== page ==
We published this personal story about Emily’s battle with breast cancer in honor of October, Breast Cancer Awareness month. Emily chronicled her journey through her blog, The Bright Side: Breast Cancer at 31, bringing to life the highs, lows and very human experience of being diagnosed with such a serious disease at such a young age.
In this essay, she reveals another side of illness not often explored—the toll it takes financially. Emily passed away on September 27, 2013, at the age of 35. We are proud to tell her story and to remember Emily, who we knew and loved.
-The LearnVest Editors
New Year’s weekend 2010 I was feeling pretty good.
I had been happily working as an account director at a small New York City–based public relations firm for three and a half years. The job had already taken me to amazing destinations across the world: Bora Bora, London, and on a cruise to Greece and Turkey, to name a few.
That fall I’d been especially busy, but I’d kept up with everything and really enjoyed it. Most evenings I’d return to the one-bedroom apartment I owned in Hoboken, N.J., and feel pretty satisfied. I was doing well for 31 years old.
It was only a few days into the new year when I changed into pajamas and saw that my right breast looked not quite right—like the nipple was squished. I imagined that maybe I’d leaned on it, but the next morning it still looked strange.
I was nervous, but I got up the nerve and did a self breast exam. I didn’t find a lump, but my whole right breast felt hard, completely different than the left one. I called my mother on the way to work and she insisted I make a doctor’s appointment. I did. That first doctor seemed unconcerned and sent me for a perfunctory mammogram and sonogram two days later.
I went to that fateful appointment on Thursday by myself. After the sonogram, as I was still laying on the table, the radiologist and breast surgeon came into the room together and broke the news: I needed to have a biopsy immediately to confirm what they suspected—breast cancer.
“Is there any chance it could be something else?” I asked.
“I really don’t think so,” replied the surgeon. “If the biopsy came back negative, I would redo it.” That’s how sure she was.
They had to squeeze me into the schedule, so I waited around all day. I called my mother first from an unused storage room they gave me for privacy, and she and my father got into the car instantly and drove the hour to meet me. I called my boss to say I wouldn’t be coming back to work that day. I cried.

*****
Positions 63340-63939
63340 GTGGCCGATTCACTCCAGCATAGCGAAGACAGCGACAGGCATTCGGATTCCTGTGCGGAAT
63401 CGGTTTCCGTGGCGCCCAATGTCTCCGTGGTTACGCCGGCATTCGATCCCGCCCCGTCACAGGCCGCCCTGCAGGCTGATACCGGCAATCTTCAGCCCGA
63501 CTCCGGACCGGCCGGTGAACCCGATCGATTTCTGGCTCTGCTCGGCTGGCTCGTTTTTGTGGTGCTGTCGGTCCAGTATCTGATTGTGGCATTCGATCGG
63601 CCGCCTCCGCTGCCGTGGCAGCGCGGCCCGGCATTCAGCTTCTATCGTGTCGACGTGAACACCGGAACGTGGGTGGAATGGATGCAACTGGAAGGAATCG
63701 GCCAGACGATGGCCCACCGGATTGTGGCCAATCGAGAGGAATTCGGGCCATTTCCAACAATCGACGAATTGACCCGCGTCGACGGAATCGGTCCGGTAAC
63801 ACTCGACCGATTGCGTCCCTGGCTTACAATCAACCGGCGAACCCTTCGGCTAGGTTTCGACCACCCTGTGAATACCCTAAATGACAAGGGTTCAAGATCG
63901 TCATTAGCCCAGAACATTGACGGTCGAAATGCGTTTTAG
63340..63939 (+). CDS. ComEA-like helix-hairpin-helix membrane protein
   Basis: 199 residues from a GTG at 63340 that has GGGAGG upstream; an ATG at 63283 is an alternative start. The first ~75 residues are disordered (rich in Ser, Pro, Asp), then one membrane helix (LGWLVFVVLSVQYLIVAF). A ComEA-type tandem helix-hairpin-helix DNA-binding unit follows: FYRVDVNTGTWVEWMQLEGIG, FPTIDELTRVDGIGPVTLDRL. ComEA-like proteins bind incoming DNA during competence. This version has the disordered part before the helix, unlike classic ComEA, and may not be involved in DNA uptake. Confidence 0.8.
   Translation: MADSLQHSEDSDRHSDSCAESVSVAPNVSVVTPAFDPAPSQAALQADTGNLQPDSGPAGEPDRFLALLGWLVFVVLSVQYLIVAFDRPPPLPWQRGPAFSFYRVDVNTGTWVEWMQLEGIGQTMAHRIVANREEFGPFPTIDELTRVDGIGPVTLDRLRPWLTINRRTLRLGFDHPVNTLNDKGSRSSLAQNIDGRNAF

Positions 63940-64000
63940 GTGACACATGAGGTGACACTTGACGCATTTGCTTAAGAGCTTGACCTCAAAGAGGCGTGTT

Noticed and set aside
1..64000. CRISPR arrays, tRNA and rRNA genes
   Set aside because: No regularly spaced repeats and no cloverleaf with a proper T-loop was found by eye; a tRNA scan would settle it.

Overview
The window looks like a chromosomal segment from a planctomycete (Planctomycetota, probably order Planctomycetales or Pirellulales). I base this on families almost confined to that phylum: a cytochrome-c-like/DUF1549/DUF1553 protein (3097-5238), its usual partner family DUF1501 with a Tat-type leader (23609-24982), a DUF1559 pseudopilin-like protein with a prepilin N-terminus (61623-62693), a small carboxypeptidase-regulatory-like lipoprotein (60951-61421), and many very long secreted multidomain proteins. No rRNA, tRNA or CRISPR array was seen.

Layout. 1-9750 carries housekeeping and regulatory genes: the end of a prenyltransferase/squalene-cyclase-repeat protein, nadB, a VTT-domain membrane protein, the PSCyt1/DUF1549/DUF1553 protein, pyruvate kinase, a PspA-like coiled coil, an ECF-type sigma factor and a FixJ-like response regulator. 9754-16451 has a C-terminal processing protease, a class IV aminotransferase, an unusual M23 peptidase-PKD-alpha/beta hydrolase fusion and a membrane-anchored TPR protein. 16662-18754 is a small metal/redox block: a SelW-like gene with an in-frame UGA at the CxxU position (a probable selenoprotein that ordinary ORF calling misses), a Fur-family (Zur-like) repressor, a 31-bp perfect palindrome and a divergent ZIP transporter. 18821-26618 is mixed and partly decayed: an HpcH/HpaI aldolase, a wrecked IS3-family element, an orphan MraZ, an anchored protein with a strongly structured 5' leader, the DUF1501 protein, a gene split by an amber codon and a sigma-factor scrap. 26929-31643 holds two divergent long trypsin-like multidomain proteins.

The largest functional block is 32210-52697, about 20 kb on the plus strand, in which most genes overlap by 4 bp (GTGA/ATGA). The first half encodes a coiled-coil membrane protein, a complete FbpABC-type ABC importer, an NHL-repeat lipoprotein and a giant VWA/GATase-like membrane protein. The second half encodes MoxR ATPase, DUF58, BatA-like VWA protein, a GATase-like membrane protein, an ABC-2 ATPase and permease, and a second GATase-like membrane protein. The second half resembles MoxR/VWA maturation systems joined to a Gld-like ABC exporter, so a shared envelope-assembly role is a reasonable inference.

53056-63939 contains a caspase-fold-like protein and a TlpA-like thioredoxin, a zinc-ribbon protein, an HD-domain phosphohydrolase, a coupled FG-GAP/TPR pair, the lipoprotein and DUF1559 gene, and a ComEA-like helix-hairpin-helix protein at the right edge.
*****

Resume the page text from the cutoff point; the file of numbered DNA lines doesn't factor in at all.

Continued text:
My parents arrived, I had the biopsy, and the tests confirmed what we’d already suspected: I had cancer.
The First Few Months With Cancer
After a series of tests and doctor’s appointments, I learned that specifically I had cancer in my breasts and liver. I would need chemotherapy for four months to shrink the tumors, a mastectomy on one side, liver surgery ten days later, and then breast radiation.
Already, the prices without insurance would have been staggering. I was lucky in the sense that I had decent health insurance (an employer-sponsored policy through Oxford that took an automatic $412.01 out of my paycheck each month), an understanding boss and a supportive family. After the $1,000 annual deductible, there was a 20% coinsurance charge with a $3,000 maximum. I didn’t necessarily know it then, but I’d be maxing that out each year for as long as I was sick. That meant at least $4,000 out-of-pocket each year, not counting copays, prescription costs or doctors who were out of network.
My treatments continued until that next spring 2011, when I had a clear PET scan. I was in remission!
Unfortunately, the celebration only lasted a few months. My August scan showed that the cancer was back in my liver and there was a spot on my spine, and they gave me two radiation treatments—and started me on another round of chemo. It was a devastating blow.